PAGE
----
Modern dictionaries describe common usage, and a notable problem in that project is the lag between contemporary usage and when a term actually makes it into the dictionary. The Oxford English Dictionary has had, in draft form, “institional racism” on the books for nine years now, and it’s still not teachnically in the printed versions of those dictionaries people reach for. Nine years means the term has been in use for quite a while, since “new” meanings only make it into the dictionary once they are demonstrably in use and commonplace.

Being called “racist” or having a position you agree with described as “racist” can be unsettling, particularly if you refuse to counterance the idea that racism can be systemic and institional (and thus sometimes something you implicitly agree to) rather than exlicit prejudice. However, reaching for a dictionary and telling people “No, racism is…” does nothing to undermine the claim that your view or position is potentially problematic. Dictionary definitions should never be argument stoppers. The final word in what a term means is never a dictionary. Common usage decides that. Dictionaries certainly are evidence of common usage, but even the maintainers of said dictionaries know that by the time a word makes it into a dictionary, it’s likely already in the process of taking on new and interesting meanings.

Talking about dictionaries, in the process of writing this blogpost my computer’s dictionary decided that the word “draft” was not in its dictionary. Weird, huh?


  1. Mostly because I have something else I need to write today.
  2. Instead, we tend to like to completely redefine words to suit our arguments, and then go “Oh, but you don’t really mean x when you say x; you actually mean y…”

Sensible Minds Might Not Prevail

A lot of LEDs (or digital ink, if you will) has been spent over the last week discussing the whole “Labour carpet blames the Chinese for the housing crisis”. Now, it’s quite obvious what I think of Labour from that previous sentence; at best Phil Twyford and Andrew Little did not think through how their message would come across (which makes them the kind of people who are unsuited to represent us in Parliament) and, at worse, they knew exactly how the message would come across but decided it was okay to sacrifice Chinese New Zealanders as long as it got the dog-whistle vote. I do not know which end of the spectrum of hypotheses is the most likely, although I do think Twyford and Little’s doubling-down on the “People are just being overly sensitive about this; what we really meant was…” vaguely supports the worse case scenario.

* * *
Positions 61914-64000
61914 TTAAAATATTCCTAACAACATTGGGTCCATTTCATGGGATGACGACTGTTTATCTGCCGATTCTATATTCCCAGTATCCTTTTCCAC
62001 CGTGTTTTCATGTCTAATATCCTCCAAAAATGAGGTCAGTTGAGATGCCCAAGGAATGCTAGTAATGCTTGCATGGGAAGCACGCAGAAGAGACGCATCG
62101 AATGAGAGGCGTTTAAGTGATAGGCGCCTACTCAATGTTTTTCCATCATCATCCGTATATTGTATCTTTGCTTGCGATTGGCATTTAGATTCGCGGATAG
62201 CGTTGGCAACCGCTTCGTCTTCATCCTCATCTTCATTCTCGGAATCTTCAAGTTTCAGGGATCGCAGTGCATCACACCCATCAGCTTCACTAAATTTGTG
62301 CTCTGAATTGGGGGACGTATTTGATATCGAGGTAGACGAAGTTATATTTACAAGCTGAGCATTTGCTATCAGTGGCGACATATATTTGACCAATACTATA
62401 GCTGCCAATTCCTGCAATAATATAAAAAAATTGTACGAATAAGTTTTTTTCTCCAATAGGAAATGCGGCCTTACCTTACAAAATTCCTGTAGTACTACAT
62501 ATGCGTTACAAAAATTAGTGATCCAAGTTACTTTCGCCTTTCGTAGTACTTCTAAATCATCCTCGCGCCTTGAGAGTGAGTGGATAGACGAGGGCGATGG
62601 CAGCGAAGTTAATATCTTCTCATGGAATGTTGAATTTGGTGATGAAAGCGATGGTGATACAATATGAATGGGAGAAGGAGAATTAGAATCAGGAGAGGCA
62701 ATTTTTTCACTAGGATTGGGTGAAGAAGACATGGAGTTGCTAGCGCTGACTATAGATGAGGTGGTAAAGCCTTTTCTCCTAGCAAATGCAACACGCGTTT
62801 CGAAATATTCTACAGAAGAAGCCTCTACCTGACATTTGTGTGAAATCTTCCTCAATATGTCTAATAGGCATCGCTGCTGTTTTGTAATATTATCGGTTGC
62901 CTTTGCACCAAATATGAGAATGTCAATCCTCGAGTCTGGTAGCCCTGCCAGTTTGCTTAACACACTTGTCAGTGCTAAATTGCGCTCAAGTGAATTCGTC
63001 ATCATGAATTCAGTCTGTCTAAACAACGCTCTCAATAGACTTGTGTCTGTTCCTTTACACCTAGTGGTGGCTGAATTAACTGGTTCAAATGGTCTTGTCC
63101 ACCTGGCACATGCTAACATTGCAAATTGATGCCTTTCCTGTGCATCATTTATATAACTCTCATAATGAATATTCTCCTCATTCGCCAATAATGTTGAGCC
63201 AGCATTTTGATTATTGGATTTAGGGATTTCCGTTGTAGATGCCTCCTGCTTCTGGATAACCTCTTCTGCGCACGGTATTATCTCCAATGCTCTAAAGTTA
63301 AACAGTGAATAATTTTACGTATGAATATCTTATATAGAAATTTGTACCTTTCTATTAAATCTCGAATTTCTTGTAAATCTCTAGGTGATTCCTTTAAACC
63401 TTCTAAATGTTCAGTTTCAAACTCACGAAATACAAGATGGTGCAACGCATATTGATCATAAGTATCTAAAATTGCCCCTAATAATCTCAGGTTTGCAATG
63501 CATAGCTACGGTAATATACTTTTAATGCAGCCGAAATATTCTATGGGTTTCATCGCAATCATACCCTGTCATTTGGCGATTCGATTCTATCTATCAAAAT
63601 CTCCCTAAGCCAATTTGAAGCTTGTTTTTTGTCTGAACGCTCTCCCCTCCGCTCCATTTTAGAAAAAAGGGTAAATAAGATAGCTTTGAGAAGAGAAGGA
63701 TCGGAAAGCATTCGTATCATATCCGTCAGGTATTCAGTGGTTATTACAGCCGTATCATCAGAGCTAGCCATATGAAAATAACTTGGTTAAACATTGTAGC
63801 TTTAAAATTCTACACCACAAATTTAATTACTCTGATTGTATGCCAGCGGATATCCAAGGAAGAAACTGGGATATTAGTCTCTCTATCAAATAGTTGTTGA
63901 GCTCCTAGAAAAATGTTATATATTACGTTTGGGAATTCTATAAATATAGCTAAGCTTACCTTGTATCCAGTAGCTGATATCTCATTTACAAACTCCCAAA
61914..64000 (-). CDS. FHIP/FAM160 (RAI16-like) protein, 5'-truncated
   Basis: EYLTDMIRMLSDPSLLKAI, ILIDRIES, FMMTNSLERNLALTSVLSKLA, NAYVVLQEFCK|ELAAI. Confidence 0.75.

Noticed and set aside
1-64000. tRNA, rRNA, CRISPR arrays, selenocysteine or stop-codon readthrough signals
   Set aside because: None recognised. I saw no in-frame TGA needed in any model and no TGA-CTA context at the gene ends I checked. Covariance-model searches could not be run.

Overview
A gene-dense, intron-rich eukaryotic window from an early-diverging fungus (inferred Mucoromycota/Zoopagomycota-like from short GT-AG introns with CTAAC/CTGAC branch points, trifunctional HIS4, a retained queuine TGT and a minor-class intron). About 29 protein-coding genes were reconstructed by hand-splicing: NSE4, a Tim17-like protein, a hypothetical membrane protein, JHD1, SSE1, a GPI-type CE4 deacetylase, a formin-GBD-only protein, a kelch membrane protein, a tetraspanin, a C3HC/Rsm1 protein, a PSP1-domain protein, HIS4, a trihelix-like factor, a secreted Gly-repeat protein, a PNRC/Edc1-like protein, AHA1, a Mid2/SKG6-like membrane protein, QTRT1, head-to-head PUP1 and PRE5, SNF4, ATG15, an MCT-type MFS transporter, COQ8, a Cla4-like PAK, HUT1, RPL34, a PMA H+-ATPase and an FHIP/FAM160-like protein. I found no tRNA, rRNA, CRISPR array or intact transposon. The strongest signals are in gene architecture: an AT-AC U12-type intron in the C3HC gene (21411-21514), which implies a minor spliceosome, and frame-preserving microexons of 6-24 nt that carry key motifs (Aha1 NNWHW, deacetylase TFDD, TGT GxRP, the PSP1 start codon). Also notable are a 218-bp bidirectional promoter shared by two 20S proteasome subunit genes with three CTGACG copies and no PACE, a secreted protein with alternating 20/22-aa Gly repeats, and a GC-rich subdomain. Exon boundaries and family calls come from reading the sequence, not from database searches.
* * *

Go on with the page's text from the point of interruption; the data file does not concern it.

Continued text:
So, what do I have to add to the debate (aside from an awful lot of tweets last week poking fun at Labour Party sympathisers)? Very little. However, obviously some people think I should be writing on this, given emails, DMs and tweets all to that extent. And, I can see why; if you think Labour knew what it was they were doing, then it does seem like they have conspired to keep their intentions secret. Then there is the ongoing question of where they got their data from, and the secrecy which still remains about how they moved from a Bayesian analysis of who was buying what to the claim about the non-residential nature of the buyers. Potent questions/issues to be sure, but I really don’t know that I have much to say about.